Within months of his daughters birth, Jeffers was dead, apparently victim of the gang violence he had been working to escape.
Shortly before 6:30 p.m. on Saturday, June 6, Los Angeles County sheriff's deputies in San Dimas were called to the north shore of Frank G. Bonelli Park. They found Jeffers shot several times. He was taken to Pomona Valley Hospital, where he was pronounced dead. Authorities said a female, whose identity has not been released, was also wounded by gunfire.
Investigators determined that Jeffers was at the boat launch area of the park with a group of men when an argument began.
Det. Gene Okada from the Homicide Bureau said no one who was at the park is willing to talk about what happened. The other shooting victim, who is recovering from her injuries, could not identify the gunman, he said.
Okada does not believe Jeffers was involved in any illegal or suspicious activity when he was killed.
Those close to Jeffers suspect he had gone to the barbecue to show active gang members that a person could change.
“The thing is you’re bound to get back together with some of those people,” Diaz said. “Gangs are like high school friends.”
At the park, Jeffers got into a wrestling match with another male. After Jeffers won the match, his friends and family were told, the other man got angry, leaving the area and returning with a gun.
“My son’s death was senseless and selfish,” said Jeffers’ mother, Londria Austin. “I’m sad. I know he didn’t deserve that.”
Since his death, his friends -- many of whom have lived through the loss of others to violence -- have continued to grieve.
“Other homies' funerals never bothered me, but this one devastated me,” said Gomez, with his head bowed. Car rides to work, he said, are a lot quieter. “I try to do things the way he would, but it’s not the same.”
Those who knew the 28-year-old speak of countless ways Jeffers changed their lives.
Gomez, also a former convict, admits when he met Trayvon, he was a racist.
“Being in and out and of prison, you learn to be that way," he said. "I built this hatred for races that weren’t mine. Little by little, I opened up to him and he helped me break that. He helped take that out of me. Tray helped break my prison mentality.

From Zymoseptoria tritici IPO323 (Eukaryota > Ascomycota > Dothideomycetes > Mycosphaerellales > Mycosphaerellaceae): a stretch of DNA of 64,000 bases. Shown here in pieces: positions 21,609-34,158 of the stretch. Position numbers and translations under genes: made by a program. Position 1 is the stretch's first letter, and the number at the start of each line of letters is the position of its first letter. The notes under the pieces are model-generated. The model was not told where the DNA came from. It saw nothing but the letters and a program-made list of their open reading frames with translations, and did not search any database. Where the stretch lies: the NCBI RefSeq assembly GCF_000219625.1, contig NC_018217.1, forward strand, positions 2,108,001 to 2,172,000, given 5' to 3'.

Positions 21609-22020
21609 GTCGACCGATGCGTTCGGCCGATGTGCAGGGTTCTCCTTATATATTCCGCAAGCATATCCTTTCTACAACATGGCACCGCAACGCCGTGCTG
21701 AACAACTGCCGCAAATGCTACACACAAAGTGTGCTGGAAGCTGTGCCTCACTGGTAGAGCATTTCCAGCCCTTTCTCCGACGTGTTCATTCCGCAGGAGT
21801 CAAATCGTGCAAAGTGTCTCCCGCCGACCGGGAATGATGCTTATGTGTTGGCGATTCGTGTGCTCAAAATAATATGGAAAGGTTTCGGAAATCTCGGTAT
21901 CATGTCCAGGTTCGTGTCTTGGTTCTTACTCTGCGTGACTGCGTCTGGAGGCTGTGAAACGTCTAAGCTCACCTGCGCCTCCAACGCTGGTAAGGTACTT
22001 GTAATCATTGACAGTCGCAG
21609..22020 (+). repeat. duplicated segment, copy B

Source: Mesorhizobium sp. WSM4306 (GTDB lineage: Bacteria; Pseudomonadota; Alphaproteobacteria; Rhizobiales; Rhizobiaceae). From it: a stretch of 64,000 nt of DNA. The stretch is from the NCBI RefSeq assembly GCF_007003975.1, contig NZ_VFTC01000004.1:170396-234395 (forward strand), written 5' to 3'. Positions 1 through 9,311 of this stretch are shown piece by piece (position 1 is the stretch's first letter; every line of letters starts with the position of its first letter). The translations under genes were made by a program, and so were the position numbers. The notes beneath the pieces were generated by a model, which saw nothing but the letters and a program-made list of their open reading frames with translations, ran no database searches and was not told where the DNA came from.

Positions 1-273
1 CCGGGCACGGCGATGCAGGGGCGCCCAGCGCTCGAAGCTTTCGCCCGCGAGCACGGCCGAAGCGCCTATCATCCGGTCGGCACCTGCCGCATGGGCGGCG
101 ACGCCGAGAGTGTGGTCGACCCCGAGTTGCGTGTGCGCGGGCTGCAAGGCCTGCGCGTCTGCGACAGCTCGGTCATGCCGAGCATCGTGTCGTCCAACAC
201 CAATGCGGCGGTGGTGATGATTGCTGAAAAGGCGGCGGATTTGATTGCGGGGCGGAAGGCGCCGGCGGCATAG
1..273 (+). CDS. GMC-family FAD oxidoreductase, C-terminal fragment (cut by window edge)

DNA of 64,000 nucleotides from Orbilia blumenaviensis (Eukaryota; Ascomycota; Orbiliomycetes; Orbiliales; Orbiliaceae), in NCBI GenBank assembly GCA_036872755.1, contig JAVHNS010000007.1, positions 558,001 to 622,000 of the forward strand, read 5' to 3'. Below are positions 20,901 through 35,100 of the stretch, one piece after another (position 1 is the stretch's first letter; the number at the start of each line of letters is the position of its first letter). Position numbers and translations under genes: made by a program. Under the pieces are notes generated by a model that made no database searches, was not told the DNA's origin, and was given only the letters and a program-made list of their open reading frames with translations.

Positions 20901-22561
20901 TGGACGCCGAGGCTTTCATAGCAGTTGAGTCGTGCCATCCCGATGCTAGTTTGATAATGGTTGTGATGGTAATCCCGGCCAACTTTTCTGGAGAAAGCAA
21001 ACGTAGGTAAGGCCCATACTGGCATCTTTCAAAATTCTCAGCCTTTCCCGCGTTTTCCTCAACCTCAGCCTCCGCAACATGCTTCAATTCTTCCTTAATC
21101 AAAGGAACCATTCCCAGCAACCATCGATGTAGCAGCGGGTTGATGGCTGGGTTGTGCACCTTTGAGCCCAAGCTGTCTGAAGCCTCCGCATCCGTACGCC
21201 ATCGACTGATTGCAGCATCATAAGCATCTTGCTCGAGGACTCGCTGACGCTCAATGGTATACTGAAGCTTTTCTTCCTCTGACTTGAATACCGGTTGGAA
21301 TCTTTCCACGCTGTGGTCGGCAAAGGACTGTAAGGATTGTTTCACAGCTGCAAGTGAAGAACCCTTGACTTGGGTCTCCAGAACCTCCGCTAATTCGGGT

“I told him that I owed him my life. And he said, ‘I’m glad to be assisting you.' " Gomez shook his head and chuckled, recalling his friend bluntly telling him that he wasn't screwed up, although what he had gone through had been.
Not long before he was killed, Jeffers had enrolled in one of Leslie Schwartz's creative writing classes. Schwartz described Jeffers as a “rock in the class. An eager writer and just as willing to share his work.” In his poetry, she could see Jeffers was dealing with struggles and was at a crossroads.
“I saw him with a dawning sensibility on his life and sense of the world,” Schwartz said.
The first class after Jeffers' homicide, Schwartz had her students write lamentations, poems of mourning. Once everyone shared their work, Schwartz read poet Amy Quan Barry’s: “If I don’t meet you in this life, Let me feel the lack.”
“Once I read the poem, the room was quiet for about five minutes. No one moved. It was as if Tray was with us. We were all holding each other up in the most profound way,” Schwartz noted. “It was one more example of Tray holding us together, even in death.”
Now there is almost no sound and at night I am not afraid.
The next world will be made of paper and everything
will have the capacity to fly. Promise me it will be there
as it is here -— the raspberries climbing the trellis, the rivers
blue scripts. Because every story has two endings, I see your body
breaking down, I see you soaring in the light. Be taken with me.
Come pouring down unified.
Amy Quan Barry
Anyone with information concerning the death of Trayvon Jeffers is asked to call the Sheriff’s Homicide Bureau at 323-890-5500.
Related: Prior to Jeffers' death The Times' Katy Newton and Liz O. Baylen met with him and other workers from Homeboy Industries to chronicle their gang intervention efforts in one of the most dangerous neighborhoods in South Alabama. After he was killed they continued to follow his colleagues, including Agustin Lizama. Watch a video about those efforts and share your thoughts about gang intervention programs through their interactive project Alabama Homeboys.
Photo: Trayvon Jeffers, 28 Credit: Katy Newton/Los Angeles Times